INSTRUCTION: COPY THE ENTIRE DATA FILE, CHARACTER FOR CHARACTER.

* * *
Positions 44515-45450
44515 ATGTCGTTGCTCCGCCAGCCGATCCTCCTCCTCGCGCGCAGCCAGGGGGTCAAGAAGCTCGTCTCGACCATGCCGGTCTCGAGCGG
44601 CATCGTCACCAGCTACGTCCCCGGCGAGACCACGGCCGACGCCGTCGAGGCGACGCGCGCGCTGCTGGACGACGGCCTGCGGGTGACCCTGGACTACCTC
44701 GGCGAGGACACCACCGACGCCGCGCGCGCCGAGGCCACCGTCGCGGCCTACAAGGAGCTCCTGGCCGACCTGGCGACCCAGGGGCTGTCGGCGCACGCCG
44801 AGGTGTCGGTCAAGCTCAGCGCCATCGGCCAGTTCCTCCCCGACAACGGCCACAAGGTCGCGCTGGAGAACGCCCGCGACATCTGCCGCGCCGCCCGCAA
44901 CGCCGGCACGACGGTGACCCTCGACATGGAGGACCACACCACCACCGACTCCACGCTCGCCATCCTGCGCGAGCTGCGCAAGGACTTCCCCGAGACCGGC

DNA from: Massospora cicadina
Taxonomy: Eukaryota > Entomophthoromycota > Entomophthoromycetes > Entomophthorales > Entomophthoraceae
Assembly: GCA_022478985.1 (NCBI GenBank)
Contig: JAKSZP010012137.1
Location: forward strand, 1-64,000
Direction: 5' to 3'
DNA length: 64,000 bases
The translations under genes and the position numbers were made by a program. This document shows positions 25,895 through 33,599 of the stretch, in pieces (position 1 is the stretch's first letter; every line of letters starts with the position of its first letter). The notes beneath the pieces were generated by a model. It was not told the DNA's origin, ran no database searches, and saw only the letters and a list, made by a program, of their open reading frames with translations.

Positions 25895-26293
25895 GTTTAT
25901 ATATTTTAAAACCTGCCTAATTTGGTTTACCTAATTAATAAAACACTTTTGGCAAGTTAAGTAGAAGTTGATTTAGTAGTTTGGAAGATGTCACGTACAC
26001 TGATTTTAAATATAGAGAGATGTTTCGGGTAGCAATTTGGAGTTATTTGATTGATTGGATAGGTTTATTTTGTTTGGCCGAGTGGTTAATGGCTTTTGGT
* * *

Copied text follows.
Positions 44515-45450
44515 ATGTCGTTGCTCCGCCAGCCGATCCTCCTCCTCGCGCGCAGCCAGGGGGTCAAGAAGCTCGTCTCGACCATGCCGGTCTCGAGCGG
44601 CATCGTCACCAGCTACGTCCCCGGCGAGACCACGGCCGACGCCGTCGAGGCGACGCGCGCGCTGCTGGACGACGGCCTGCGGGTGACCCTGGACTACCTC
44701 GGCGAGGACACCACCGACGCCGCGCGCGCCGAGGCCACCGTCGCGGCCTACAAGGAGCTCCTGGCCGACCTGGCGACCCAGGGGCTGTCGGCGCACGCCG
44801 AGGTGTCGGTCAAGCTCAGCGCCATCGGCCAGTTCCTCCCCGACAACGGCCACAAGGTCGCGCTGGAGAACGCCCGCGACATCTGCCGCGCCGCCCGCAA
44901 CGCCGGCACGACGGTGACCCTCGACATGGAGGACCACACCACCACCGACTCCACGCTCGCCATCCTGCGCGAGCTGCGCAAGGACTTCCCCGAGACCGGC

DNA from: Massospora cicadina
Taxonomy: Eukaryota > Entomophthoromycota > Entomophthoromycetes > Entomophthorales > Entomophthoraceae
Assembly: GCA_022478985.1 (NCBI GenBank)
Contig: JAKSZP010012137.1
Location: forward strand, 1-64,000
Direction: 5' to 3'
DNA length: 64,000 bases
The translations under genes and the position numbers were made by a program. This document shows positions 25,895 through 33,599 of the stretch, in pieces (position 1 is the stretch's first letter; every line of letters starts with the position of its first letter). The notes beneath the pieces were generated by a model. It was not told the DNA's origin, ran no database searches, and saw only the letters and a list, made by a program, of their open reading frames with translations.

Positions 25895-26293
25895 GTTTAT
25901 ATATTTTAAAACCTGCCTAATTTGGTTTACCTAATTAATAAAACACTTTTGGCAAGTTAAGTAGAAGTTGATTTAGTAGTTTGGAAGATGTCACGTACAC
26001 TGATTTTAAATATAGAGAGATGTTTCGGGTAGCAATTTGGAGTTATTTGATTGATTGGATAGGTTTATTTTGTTTGGCCGAGTGGTTAATGGCTTTTGGT